const char *const envp[])
{
    if (mode == MODE_CLONE || mode == MODE_VFORK) {
        /* shared address space; be very careful. */
        execve(file, (char **) argv, (char **) envp);
        if (errno == ENOEXEC)
            execve_as_traditional_shell_script(file, argv, envp);
    } else {
        /* unshared address space; we can mutate environ. */
        environ = (char **) envp;
        execvp(file, (char **) argv);
    }
}

/**
 * 'execvpe' should have been included in the Unix standards,
 * and is a GNU extension in glibc 2.10.
 *
 * JDK_execvpe is identical to execvp, except that the child environment is
 * specified via the 3rd argument instead of being inherited from environ.
 */
void
JDK_execvpe(int mode, const char *file,
            const char *argv[],
            const char *const envp[])
{
    if (envp == NULL || (char **) envp == environ) {
        execvp(file, (char **) argv);
        return;
    }

    if (*file == '\0') {
        errno = ENOENT;
        return;
    }

    if (strchr(file, '/') != NULL) {
        execve_with_shell_fallback(mode, file, argv, envp);
    } else {
        /* We must search PATH (parent's, not child's) */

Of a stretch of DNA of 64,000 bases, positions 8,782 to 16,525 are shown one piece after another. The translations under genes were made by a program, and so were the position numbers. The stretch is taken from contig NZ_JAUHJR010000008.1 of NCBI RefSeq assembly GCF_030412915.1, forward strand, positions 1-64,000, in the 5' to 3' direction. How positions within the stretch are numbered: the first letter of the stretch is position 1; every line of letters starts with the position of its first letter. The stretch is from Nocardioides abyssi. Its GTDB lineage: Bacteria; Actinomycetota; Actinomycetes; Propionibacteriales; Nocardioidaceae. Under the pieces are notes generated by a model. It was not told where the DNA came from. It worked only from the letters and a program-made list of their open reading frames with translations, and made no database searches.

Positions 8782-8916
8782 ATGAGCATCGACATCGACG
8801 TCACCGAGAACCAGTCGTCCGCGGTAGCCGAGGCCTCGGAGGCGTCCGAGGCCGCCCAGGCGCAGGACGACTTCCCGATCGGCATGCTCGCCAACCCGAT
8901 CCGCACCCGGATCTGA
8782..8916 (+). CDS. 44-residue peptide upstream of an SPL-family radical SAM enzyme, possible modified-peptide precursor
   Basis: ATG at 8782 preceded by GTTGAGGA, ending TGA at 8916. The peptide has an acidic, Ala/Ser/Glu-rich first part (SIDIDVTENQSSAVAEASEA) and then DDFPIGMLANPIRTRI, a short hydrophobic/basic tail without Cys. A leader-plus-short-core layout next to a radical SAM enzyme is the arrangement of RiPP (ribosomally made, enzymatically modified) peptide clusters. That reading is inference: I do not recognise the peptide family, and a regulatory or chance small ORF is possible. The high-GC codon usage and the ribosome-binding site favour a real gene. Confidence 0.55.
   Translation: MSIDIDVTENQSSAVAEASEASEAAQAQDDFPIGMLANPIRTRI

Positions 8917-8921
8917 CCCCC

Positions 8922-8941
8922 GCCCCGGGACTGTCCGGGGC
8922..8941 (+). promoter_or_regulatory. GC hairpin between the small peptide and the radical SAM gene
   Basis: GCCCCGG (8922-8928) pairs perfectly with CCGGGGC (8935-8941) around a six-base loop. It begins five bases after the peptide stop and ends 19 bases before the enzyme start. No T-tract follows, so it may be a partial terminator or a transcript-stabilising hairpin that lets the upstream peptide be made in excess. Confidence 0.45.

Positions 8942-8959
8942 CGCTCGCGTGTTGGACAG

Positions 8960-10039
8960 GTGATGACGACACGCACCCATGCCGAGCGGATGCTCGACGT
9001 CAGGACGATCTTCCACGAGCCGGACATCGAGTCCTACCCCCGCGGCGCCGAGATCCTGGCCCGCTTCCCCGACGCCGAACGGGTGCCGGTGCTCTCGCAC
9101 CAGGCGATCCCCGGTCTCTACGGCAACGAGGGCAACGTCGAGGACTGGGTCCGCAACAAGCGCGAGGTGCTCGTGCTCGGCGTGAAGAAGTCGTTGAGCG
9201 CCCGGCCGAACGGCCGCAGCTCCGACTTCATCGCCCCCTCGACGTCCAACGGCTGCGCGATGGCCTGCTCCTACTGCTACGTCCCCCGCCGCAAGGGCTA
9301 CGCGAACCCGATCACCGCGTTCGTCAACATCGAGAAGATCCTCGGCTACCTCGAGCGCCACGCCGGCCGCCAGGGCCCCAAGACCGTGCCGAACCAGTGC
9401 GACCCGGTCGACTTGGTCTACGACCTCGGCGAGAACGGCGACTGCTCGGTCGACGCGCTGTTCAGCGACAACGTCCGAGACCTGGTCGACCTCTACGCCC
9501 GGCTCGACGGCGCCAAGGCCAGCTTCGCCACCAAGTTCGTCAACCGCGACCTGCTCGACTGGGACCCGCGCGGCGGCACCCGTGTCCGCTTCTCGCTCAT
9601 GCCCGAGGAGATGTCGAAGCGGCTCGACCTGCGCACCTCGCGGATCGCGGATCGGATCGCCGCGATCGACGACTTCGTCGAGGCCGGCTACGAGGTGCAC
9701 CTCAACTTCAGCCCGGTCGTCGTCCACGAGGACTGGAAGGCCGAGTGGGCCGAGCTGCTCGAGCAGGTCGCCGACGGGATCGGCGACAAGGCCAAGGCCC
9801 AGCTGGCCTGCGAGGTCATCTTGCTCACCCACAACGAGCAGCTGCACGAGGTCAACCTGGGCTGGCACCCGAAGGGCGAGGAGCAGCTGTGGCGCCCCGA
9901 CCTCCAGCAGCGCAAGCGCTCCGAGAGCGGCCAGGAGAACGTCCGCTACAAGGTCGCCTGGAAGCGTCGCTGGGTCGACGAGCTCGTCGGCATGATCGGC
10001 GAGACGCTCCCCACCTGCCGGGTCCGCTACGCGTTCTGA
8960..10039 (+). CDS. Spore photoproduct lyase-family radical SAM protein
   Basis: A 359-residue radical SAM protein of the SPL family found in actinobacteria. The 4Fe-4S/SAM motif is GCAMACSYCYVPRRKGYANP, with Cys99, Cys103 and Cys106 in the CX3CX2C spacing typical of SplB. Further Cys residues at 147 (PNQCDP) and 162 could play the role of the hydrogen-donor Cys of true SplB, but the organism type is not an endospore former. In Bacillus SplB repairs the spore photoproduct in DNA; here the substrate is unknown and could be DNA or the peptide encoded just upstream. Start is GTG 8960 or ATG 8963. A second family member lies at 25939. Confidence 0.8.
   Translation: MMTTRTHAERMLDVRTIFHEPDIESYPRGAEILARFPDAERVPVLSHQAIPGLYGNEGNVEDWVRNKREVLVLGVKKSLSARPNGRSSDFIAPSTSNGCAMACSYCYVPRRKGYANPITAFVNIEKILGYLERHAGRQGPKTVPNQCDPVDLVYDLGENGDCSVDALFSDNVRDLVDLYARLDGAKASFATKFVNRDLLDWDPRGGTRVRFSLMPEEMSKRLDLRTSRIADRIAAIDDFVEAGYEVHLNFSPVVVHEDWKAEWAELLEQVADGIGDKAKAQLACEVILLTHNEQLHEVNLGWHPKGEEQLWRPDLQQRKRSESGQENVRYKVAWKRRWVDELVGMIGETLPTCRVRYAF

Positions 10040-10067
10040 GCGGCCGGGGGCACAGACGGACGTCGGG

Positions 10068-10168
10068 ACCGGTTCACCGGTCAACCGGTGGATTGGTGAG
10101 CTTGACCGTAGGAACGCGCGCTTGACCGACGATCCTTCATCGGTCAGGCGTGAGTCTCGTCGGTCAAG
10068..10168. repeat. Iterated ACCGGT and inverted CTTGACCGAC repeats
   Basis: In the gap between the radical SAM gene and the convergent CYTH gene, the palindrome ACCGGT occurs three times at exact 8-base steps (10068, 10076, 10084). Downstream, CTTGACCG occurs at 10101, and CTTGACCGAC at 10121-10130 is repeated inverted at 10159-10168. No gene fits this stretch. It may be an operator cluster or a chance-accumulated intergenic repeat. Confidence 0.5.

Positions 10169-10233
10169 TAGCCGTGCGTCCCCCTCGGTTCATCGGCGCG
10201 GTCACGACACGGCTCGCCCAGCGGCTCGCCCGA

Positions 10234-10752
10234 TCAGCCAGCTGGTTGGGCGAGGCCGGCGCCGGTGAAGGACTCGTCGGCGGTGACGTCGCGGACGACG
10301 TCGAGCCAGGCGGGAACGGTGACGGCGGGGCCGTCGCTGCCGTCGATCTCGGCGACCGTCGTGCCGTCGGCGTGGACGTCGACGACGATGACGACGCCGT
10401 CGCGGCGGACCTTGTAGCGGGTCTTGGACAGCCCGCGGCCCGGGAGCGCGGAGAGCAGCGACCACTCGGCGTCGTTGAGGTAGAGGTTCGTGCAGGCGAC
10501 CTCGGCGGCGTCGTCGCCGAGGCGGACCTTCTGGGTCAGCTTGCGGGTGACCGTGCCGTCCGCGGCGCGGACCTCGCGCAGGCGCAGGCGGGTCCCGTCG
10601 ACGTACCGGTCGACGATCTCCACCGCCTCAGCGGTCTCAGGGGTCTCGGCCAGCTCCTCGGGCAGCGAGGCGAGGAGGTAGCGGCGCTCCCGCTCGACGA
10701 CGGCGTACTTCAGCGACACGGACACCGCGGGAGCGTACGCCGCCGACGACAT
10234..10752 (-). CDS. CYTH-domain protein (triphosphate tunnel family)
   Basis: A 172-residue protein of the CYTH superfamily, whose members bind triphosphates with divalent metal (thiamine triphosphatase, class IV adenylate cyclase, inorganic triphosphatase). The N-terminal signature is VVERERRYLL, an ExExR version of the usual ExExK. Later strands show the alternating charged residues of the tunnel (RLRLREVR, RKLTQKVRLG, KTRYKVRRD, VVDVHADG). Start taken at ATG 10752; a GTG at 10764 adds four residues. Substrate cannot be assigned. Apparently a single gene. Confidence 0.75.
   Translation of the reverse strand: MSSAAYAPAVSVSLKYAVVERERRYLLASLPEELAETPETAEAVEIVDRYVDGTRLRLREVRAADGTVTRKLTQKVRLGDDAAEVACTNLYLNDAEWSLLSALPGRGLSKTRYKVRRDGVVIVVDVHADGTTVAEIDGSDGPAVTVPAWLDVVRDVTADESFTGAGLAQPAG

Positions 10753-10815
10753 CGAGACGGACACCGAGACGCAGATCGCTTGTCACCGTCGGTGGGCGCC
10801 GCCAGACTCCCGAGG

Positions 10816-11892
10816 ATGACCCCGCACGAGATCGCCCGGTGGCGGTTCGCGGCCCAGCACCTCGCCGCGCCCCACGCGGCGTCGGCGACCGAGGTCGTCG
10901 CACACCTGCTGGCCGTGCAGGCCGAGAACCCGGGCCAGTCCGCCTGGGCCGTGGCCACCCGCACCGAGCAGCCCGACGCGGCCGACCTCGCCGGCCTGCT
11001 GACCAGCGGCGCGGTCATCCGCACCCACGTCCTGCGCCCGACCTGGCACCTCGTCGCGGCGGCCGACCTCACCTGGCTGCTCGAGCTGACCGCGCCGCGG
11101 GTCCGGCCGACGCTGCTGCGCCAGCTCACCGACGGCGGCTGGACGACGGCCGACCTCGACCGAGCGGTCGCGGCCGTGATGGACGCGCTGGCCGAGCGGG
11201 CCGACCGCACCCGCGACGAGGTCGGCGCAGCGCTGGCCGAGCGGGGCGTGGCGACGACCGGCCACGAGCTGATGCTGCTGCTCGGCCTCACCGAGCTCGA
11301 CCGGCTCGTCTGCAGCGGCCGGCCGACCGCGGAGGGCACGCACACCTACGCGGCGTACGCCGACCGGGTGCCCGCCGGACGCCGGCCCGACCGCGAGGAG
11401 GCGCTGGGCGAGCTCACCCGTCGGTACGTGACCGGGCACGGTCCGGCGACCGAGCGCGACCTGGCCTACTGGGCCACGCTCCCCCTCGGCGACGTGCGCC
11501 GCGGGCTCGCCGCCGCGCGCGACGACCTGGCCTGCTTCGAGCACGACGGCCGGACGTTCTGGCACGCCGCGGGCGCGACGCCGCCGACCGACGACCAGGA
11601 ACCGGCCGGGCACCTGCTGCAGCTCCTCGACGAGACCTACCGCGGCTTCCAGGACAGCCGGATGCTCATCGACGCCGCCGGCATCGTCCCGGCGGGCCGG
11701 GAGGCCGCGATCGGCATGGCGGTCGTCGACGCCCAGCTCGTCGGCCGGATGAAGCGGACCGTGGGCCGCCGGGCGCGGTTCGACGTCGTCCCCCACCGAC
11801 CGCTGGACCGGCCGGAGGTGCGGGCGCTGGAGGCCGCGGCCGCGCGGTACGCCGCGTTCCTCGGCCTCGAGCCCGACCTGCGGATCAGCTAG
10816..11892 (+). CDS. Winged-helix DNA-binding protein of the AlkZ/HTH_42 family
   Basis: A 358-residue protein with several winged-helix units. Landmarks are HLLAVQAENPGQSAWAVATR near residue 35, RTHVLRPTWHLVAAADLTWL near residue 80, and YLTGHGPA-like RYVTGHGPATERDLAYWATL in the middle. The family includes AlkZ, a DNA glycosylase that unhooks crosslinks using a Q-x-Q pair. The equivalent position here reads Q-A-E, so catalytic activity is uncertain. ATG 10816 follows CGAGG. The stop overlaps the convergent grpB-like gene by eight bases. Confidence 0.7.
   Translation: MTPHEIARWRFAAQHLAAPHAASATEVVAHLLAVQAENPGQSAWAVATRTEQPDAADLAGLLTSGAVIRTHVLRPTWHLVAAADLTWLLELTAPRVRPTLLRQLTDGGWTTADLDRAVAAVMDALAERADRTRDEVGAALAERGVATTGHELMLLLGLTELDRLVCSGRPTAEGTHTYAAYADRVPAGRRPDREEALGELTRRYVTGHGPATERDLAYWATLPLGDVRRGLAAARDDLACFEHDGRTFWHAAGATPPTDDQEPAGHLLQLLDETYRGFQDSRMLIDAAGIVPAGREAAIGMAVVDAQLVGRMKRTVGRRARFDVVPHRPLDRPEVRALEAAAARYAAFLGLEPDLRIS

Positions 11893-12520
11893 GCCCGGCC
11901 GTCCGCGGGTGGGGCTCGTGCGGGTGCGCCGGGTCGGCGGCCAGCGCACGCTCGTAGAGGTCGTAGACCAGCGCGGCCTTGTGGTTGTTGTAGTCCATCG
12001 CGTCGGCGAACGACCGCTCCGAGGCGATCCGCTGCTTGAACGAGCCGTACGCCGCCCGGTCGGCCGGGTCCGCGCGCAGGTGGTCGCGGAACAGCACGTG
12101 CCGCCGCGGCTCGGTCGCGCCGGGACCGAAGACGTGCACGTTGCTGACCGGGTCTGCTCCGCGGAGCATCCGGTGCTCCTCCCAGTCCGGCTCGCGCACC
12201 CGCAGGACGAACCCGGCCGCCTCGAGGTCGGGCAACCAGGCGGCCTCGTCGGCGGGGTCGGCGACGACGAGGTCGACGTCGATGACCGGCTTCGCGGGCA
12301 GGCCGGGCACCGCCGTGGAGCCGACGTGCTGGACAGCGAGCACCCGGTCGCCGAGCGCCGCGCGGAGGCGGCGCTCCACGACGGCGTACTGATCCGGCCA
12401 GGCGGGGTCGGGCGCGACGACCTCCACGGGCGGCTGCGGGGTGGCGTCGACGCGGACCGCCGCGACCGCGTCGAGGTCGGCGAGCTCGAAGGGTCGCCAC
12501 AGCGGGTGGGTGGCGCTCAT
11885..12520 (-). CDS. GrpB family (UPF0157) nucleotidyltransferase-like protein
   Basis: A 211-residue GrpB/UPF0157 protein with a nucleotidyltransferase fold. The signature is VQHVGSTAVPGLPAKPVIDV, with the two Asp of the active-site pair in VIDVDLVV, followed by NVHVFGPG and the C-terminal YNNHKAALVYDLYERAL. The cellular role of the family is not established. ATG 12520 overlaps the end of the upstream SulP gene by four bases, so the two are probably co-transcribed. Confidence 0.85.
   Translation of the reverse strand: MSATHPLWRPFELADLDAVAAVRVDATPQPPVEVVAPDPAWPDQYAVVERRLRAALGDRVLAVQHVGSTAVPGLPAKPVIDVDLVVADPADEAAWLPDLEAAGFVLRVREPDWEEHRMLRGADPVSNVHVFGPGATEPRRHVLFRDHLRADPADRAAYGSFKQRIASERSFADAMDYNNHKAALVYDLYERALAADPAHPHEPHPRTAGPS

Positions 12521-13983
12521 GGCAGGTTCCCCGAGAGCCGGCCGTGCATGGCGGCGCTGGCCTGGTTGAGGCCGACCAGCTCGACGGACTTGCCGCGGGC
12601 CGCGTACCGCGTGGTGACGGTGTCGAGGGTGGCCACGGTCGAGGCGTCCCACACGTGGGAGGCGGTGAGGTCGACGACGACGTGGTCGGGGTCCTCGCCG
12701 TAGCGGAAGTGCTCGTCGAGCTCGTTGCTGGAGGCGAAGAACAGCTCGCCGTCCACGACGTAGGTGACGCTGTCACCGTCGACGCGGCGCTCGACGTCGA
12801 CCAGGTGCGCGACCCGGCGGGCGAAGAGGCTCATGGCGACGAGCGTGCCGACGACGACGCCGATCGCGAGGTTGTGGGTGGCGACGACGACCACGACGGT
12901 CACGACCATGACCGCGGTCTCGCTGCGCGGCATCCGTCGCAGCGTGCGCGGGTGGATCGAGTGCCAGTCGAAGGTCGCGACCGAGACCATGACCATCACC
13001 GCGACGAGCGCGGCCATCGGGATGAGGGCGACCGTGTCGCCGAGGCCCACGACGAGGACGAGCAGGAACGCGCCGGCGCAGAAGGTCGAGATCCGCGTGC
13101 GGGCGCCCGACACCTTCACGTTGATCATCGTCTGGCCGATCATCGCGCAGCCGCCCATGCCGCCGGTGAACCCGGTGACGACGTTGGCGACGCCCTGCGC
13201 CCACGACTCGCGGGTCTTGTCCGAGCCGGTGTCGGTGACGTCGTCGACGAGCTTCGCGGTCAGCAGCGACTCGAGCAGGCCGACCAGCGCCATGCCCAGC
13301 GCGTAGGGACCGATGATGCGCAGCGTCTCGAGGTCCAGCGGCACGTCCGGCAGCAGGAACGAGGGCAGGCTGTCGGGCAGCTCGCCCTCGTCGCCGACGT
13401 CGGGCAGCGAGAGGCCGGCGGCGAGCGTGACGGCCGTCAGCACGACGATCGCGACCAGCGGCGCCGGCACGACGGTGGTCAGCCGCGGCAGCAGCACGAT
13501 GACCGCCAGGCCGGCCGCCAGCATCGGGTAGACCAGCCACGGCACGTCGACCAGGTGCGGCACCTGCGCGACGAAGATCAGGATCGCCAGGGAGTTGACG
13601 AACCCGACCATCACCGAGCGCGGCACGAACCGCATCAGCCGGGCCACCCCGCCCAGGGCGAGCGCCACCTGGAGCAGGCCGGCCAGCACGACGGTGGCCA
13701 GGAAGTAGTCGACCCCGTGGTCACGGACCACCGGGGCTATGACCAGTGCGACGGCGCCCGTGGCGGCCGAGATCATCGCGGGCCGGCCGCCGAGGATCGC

char expanded_file[PATH_MAX];
        int filelen = strlen(file);
        int sticky_errno = 0;
        const char * const * dirs;
        for (dirs = parentPathv; *dirs; dirs++) {
            const char * dir = *dirs;
            int dirlen = strlen(dir);
            if (filelen + dirlen + 2 >= PATH_MAX) {
                errno = ENAMETOOLONG;
                continue;
            }
            memcpy(expanded_file, dir, dirlen);
            if (expanded_file[dirlen - 1] != '/')
                expanded_file[dirlen++] = '/';
            memcpy(expanded_file + dirlen, file, filelen);
            expanded_file[dirlen + filelen] = '\0';
            execve_with_shell_fallback(mode, expanded_file, argv, envp);
            /* There are 3 responses to various classes of errno:
             * return immediately, continue (especially for ENOENT),
             * or continue with "sticky" errno.
             *
             * From exec(3):
             *
             * If permission is denied for a file (the attempted
             * execve returned EACCES), these functions will continue
             * searching the rest of the search path.  If no other
             * file is found, however, they will return with the
             * global variable errno set to EACCES.
             */
            switch (errno) {
            case EACCES:
                sticky_errno = errno;
                /* FALLTHRU */
            case ENOENT:
            case ENOTDIR:
#ifdef ELOOP
            case ELOOP:
#endif
#ifdef ESTALE
            case ESTALE:
#endif
#ifdef ENODEV
            case ENODEV:
#endif
#ifdef ETIMEDOUT
            case ETIMEDOUT:
#endif
                break; /* Try other directories in PATH */
            default:
                return;
            }
        }
        if (sticky_errno != 0)
            errno = sticky_errno;
    }
}

/**
 * Child process after a successful fork().
 * This function must not return, and must be prepared for either all
 * of its address space to be shared with its parent, or to be a copy.